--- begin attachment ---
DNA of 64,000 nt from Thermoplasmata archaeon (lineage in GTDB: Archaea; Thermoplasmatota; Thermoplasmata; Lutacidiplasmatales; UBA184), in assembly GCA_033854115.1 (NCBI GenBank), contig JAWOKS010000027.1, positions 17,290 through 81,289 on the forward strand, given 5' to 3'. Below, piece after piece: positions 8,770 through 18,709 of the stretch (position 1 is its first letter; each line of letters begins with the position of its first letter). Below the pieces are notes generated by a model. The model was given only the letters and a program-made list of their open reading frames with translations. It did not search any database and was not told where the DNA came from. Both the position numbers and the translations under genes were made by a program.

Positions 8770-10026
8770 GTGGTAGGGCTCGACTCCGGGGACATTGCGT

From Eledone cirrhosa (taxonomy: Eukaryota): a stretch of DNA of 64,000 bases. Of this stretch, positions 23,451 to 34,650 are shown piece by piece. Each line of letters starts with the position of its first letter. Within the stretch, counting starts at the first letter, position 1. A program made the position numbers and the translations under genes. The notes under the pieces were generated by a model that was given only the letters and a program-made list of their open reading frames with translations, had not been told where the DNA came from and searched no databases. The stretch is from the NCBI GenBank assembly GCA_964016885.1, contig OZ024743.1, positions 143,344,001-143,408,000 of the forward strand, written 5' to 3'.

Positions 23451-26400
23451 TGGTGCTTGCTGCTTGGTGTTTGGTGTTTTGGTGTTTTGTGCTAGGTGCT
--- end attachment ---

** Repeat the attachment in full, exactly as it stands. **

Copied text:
DNA of 64,000 nt from Thermoplasmata archaeon (lineage in GTDB: Archaea; Thermoplasmatota; Thermoplasmata; Lutacidiplasmatales; UBA184), in assembly GCA_033854115.1 (NCBI GenBank), contig JAWOKS010000027.1, positions 17,290 through 81,289 on the forward strand, given 5' to 3'. Below, piece after piece: positions 8,770 through 18,709 of the stretch (position 1 is its first letter; each line of letters begins with the position of its first letter). Below the pieces are notes generated by a model. The model was given only the letters and a program-made list of their open reading frames with translations. It did not search any database and was not told where the DNA came from. Both the position numbers and the translations under genes were made by a program.

Positions 8770-10026
8770 GTGGTAGGGCTCGACTCCGGGGACATTGCGT

From Eledone cirrhosa (taxonomy: Eukaryota): a stretch of DNA of 64,000 bases. Of this stretch, positions 23,451 to 34,650 are shown piece by piece. Each line of letters starts with the position of its first letter. Within the stretch, counting starts at the first letter, position 1. A program made the position numbers and the translations under genes. The notes under the pieces were generated by a model that was given only the letters and a program-made list of their open reading frames with translations, had not been told where the DNA came from and searched no databases. The stretch is from the NCBI GenBank assembly GCA_964016885.1, contig OZ024743.1, positions 143,344,001-143,408,000 of the forward strand, written 5' to 3'.

Positions 23451-26400
23451 TGGTGCTTGCTGCTTGGTGTTTGGTGTTTTGGTGTTTTGTGCTAGGTGCT